Hero Complex – movies, comics, pop culture – Los Angeles Times

‘Wonder Woman’ on TV? CW is redeveloping series for ‘trickiest’ hero

Wonder Woman graces the cover of Ms. magazine's first issue in 1972. (Ms. magazine)

Ms. magazine brought Wonder Woman back for its 40th anniversary issue. (Ms. magazine)

Soon after her All Star Comics debut, Wonder Woman was featured in Sensation Comics No. 1 in 1942. (DC Comics)

Wonder Woman in Sensation Comics No. 46. In this 1945 storyline, the baddies give Wonder Woman's boyfriend Steve Trevor special powers to be stronger than her, hoping he'll force her to marry and become a meek housewife. In the end, Wonder Woman sticks to her guns and Steve happily submits to being the weaker of the two. (DC Comics)

In this 1957 Wonder Woman No. 90, the Amazon princess has to babysit an elephant, a whale and a dinosaur in order to raise $1 million for charity. (DC Comics)

In 1959, Wonder Woman's origin story was revamped. Issue No. 105 reveals that the Queen of the Amazons formed Diana from clay, and that her superpowers are gifts from the gods. (DC Comics)

In the late 1960s, Wonder Woman gave up her powers, started a mod boutique and worked with her mentor I Ching to learn martial arts. Here, she is shown in the August 1970 issue Wonder Woman No. 189. Her powers weren't restored until 1973, partly at the urging of Gloria Steinem. (DC Comics)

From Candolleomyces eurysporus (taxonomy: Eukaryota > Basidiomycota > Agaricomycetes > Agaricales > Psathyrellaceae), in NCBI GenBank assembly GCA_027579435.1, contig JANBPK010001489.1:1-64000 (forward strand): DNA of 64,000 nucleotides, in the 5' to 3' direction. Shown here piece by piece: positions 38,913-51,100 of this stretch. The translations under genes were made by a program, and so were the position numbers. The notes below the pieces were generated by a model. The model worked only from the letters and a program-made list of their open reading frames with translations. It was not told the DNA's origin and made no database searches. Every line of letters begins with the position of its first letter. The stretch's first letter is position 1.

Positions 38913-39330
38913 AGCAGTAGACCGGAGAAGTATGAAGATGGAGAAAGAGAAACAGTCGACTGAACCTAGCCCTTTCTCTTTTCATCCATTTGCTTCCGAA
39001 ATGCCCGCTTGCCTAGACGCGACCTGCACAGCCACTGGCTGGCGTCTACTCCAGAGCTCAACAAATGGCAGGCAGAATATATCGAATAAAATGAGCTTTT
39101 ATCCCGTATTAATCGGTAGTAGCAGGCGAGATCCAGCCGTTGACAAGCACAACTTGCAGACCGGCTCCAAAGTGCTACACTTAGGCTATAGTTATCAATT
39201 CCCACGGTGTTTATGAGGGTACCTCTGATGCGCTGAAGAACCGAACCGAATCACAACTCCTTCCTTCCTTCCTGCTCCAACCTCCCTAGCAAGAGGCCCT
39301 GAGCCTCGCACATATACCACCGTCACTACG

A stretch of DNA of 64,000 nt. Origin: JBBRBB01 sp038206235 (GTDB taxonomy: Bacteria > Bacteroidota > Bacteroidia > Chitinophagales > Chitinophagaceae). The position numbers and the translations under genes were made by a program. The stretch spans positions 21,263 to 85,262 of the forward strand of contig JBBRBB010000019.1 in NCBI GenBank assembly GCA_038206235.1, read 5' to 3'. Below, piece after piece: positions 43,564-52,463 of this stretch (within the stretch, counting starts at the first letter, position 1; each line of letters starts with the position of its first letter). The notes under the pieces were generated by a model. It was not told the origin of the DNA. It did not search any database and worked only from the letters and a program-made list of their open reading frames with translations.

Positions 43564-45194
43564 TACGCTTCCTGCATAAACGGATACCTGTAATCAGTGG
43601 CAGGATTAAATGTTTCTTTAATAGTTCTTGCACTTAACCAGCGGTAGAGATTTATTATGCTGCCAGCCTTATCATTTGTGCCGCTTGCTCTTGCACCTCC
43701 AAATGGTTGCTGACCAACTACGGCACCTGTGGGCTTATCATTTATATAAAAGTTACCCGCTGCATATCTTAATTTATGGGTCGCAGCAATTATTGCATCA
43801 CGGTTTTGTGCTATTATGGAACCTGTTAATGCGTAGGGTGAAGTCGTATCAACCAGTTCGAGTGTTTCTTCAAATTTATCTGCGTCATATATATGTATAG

Cathy Lee Crosby played Wonder Woman in a 1974 TV movie "Wonder Woman." In the film, the heroine has no superpowers, but rather is a world-traveling spy, inspired by the I Ching era of the comics. (Warner Bros.)

Wonder Woman teamed up with other DC superheroes in "Super Friends," a television series that ran from 1973 to 1977. (Warner Bros.)

Lynda Carter as Wonder Woman in "The New Adventures of Wonder Woman," which ran from 1975 to 1979. (CBS / Los Angeles Times archives)

Wonder Woman was rebooted once more in 1987. Above is George Perez's Wonder Woman No. 1. cover. (DC Comics)

Wonder Woman was a key player in the animated TV series "Justice League" and "Justice League Unlimited," which ran from 2001 to 2006. (Warner Bros.)

Wonder Woman was again rebooted in 2006. Gail Simone took over writing duties for the comic beginning with issue No. 14, and was applauded for her portrayal of the heroine. (DC Comics)

Wonder Woman got her own animated movie in 2009. Keri Russell voiced Wonder Woman, and Nathan Fillion voiced Steve Trevor. (Warner Bros.)

In the 2010 animated series "Young Justice," about younger heroes trying to prove themselves worthy of joining the Justice League, Wonder Woman takes on Cassie Sandsmark (Wonder Girl) as her sidekick. (Warner Bros.)

Adrianne Palicki played the title character in the never-aired TV pilot "Wonder Woman" in 2011. The show, from David E. Kelley, was never picked up -- effectively canceled before it even began. (Justin Lubin / NBC / Warner Bros.)

Wonder Woman got a makeover when DC relaunched 52 of its most popular titles in 2011. (DC Comics)